Grand Forks businesses say this year’s holiday shopping season has met expectations
Said one business manager: “It’s a lot better than last year.”
Christmas comes early every year for Amy’s Hallmark in Grand Forks, when a new line of ornaments arrives at the store in July.
The ornaments are the store’s big draw, and as the holiday season approaches each year, the store traditionally becomes busier and busier. Thankfully, said manager Laura Conner, this season has been a traditional year for Grand Forks’ only Hallmark store.
“We’ve done really well,” she said. “The store has really been hopping pretty much straight for the past two months.”
Representatives from other retail stores in Greater Grand Forks said much the same thing: The holiday shopping season has kept them busy and, for many of them, it has met sales expectations.
Jasmine Koenig, assistant manager of the Sioux Shop at the Ralph Engelstad Arena, said besides sports apparel and souvenirs the shop sells holiday-themed apparel and ornaments. Her store’s top sellers this season have been men’s jerseys and hoodies.
It’s convenient when the arena hosts games, because that’s when a lot of people will visit the store, but it has been busy even during non-game days. What’s different from years past is that while in-person shopping still beats online sales, the latter segment is growing.
Likewise, there is more foot traffic this season at both locations of Simply Boutique in East Grand Forks and Warren, Minnesota, according to owner Ashli Voecks. But online sales have grown at her business, too.
“It’s a lot better than last year,” she said of in-person sales a little more than a week before Christmas. “People are out and about doing their Christmas shopping. I think it's been a good Christmas season so far.”
The store sells women’s clothing, home decor and jewelry, among other items. Popular selling items at her stores this season have been “shackets,” a cross between shirt and jacket.
“We can’t seem to keep them in the store,” she said.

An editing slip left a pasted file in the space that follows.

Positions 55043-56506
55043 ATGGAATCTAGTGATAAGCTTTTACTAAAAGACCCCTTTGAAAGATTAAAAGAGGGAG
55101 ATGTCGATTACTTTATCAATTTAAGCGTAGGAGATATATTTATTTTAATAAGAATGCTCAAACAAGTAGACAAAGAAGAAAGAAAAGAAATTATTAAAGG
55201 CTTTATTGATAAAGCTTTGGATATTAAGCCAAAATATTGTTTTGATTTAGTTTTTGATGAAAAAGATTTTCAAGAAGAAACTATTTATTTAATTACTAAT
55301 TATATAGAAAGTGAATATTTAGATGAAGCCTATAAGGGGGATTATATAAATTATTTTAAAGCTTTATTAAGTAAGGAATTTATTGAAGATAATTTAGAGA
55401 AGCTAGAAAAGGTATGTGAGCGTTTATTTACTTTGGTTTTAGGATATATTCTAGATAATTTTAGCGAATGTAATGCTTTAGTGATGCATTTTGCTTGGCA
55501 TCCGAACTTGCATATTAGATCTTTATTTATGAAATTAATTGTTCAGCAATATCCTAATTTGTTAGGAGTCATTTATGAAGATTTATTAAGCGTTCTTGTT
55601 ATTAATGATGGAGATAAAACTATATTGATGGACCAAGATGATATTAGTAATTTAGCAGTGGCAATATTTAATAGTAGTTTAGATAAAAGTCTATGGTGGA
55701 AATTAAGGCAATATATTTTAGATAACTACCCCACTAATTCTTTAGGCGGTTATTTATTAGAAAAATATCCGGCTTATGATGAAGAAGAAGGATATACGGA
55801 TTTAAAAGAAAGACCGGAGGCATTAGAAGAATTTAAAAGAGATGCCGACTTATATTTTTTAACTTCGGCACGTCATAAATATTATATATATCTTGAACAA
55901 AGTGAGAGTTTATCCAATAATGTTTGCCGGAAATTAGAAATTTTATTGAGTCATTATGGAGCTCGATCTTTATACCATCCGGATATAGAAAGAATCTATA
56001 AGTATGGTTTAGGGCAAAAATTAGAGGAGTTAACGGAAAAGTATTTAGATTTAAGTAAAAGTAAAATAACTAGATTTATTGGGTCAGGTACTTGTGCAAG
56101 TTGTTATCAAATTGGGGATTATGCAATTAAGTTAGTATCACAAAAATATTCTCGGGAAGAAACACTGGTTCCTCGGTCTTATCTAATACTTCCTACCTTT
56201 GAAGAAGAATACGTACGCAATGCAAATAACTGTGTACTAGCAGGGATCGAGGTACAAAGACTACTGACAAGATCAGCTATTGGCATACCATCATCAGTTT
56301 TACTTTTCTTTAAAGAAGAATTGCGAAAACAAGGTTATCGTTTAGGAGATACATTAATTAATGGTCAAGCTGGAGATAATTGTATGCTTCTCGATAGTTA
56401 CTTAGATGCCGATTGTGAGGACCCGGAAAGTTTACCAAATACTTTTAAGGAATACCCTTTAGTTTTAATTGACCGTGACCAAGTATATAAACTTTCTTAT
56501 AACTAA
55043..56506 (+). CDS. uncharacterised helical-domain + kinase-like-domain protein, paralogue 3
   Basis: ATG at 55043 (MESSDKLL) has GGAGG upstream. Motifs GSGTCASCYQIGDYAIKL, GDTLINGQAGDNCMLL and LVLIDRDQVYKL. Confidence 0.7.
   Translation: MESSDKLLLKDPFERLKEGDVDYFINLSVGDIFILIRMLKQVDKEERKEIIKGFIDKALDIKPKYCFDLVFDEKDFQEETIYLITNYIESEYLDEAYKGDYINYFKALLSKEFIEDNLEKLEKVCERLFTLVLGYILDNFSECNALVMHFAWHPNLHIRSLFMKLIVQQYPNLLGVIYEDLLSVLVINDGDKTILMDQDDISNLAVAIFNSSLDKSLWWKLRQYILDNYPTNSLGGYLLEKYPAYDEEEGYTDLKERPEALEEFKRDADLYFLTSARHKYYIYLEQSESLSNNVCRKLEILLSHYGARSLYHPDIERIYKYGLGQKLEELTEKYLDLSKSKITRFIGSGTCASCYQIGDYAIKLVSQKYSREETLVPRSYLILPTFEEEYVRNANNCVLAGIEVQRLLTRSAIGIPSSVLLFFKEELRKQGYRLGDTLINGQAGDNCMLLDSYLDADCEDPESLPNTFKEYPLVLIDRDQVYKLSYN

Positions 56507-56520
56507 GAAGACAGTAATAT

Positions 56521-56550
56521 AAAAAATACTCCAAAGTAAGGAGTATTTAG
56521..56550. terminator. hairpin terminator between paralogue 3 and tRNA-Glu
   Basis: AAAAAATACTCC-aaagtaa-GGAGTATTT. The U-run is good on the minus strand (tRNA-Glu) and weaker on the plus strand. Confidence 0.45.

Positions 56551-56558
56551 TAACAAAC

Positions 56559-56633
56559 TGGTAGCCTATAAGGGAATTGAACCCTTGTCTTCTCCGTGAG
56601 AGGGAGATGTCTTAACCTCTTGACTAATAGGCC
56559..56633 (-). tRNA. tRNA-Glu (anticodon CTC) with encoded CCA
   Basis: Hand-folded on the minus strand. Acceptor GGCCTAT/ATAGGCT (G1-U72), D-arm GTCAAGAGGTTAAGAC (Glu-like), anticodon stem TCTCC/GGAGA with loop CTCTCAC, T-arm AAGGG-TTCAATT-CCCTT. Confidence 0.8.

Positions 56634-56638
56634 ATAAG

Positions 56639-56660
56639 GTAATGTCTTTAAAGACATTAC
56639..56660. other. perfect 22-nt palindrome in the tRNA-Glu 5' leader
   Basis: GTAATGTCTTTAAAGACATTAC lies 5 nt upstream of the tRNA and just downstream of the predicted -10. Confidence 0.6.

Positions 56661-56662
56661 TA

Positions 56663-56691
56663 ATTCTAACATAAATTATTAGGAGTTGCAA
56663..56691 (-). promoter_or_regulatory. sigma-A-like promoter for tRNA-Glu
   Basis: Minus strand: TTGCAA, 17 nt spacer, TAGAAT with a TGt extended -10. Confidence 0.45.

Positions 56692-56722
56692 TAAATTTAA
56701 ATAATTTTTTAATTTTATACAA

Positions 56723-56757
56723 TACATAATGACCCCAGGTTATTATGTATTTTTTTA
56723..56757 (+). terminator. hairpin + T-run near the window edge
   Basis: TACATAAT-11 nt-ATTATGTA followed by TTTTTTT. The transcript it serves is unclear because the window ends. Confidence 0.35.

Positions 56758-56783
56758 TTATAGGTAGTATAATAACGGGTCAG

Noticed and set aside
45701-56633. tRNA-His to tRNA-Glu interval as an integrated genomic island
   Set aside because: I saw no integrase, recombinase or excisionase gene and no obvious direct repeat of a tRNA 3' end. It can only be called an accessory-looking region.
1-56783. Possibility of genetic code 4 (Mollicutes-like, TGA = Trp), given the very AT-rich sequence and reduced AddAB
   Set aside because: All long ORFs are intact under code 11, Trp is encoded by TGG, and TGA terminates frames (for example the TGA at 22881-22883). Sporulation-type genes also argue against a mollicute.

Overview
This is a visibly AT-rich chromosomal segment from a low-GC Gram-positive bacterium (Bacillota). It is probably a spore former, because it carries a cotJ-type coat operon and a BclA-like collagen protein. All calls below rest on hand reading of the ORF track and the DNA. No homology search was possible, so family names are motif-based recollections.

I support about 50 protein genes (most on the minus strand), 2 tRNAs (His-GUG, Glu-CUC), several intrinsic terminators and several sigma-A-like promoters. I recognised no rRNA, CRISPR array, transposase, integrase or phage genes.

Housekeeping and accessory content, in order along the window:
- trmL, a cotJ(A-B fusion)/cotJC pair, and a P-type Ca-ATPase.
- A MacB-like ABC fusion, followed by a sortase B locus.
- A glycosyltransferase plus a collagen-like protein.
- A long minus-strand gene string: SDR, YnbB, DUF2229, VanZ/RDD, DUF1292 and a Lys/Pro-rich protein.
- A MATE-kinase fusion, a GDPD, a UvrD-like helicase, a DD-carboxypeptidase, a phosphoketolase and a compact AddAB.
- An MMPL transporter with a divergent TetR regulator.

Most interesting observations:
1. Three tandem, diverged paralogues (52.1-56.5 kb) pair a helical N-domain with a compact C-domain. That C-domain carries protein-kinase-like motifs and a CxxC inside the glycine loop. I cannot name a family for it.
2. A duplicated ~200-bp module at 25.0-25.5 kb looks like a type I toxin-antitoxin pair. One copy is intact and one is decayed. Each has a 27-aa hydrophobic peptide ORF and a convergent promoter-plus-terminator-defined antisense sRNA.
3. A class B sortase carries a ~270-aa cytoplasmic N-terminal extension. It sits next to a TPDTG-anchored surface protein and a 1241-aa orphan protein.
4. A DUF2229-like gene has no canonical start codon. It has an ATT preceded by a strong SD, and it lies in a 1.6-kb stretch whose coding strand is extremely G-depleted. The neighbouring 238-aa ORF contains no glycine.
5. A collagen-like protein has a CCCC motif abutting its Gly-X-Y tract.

Last year, sales at the boutique saw an increase in online sales, which has remained steady this season. But Voecks said it is nice to see people back in the stores.
“It (online sales) has definitely picked up. We really relied on that last year,” she said. “That’s how we made it through COVID, selling online. It was a great way for customers to see what we had, and we did a lot of in-store pick-ups. … But it's really good this season, too.”
For the men on Santa’s list, his helpers have kept busy at Home of Economy, which has stores in Grand Forks, Grafton and Devils Lake, among other locations. Wade Pearson, company president, said he credits the weather.
“We really need the winter weather,” he said. “The weather really drives our business, perhaps more than other businesses.”
He said deerskin gloves are a hot-selling item this time of year. Besides being useful beyond the holidays, gloves and hats also make good holiday gifts. Heavy coats and boots, among other winter accessories, also have been popular, as have larger items such as snow-throwers. Pearson said the store originally sold out of snow-throwers early in the season but it has since restocked the machines.
For many people, it’s not Christmas without books, and Ferguson Books and More, which sells used and new titles, has kept busier this holiday season than it did last year, according to store manager Sterling Reed. Signed books by both local authors and national celebrities have helped.
Among the signed books the store received this holiday season are those from former presidents George W. Bush and Barack Obama. Obama wrote his latest book with Bruce Springsteen, both of whom signed copies of “Renegades: Born in the USA.”
“All of them are signed,” Reed said.
The book “Dare to Make History” by Grand Forks’ famous siblings, Jocelyne Lamoureux-Davidson and Monique Lamoureux-Morando, also has been a popular seller. Lately, the store’s bestselling book, however, is “Dakota Attitude” by Jim Puppe, which profiles North Dakotans from many backgrounds across the state. Reed said the store has had a tough time keeping the book in stock.
Ferguson’s online sales have remained consistent, he said, but many people like to come into the store to browse and handle the books in person.
The same with holiday cards, which nowadays are staples at many businesses. As manager of Amy’s Hallmark, Conner knows all about greeting cards. But, in a twist of fate, it’s the ornaments that are her store’s bread and butter.
Hallmark, traditionally known for its cards, years ago explored new ways to attract customers – thus the ornaments, not only for Christmas but for other holidays and events throughout the year.
As such, Conner isn’t too worried about sales once people take down their Christmas trees and pack the Santa ornaments.
Next up: “Valentines,” which is the store’s second biggest sales event of the year, she said. “And then comes Mother’s Day.”
For every holiday, there is an ornament.
“You know,” she said, “there are the ebbs and flows of the season, but every time one season ends that has been a big one for us, there’s another one not too far away. We’re always getting ready for the next one.”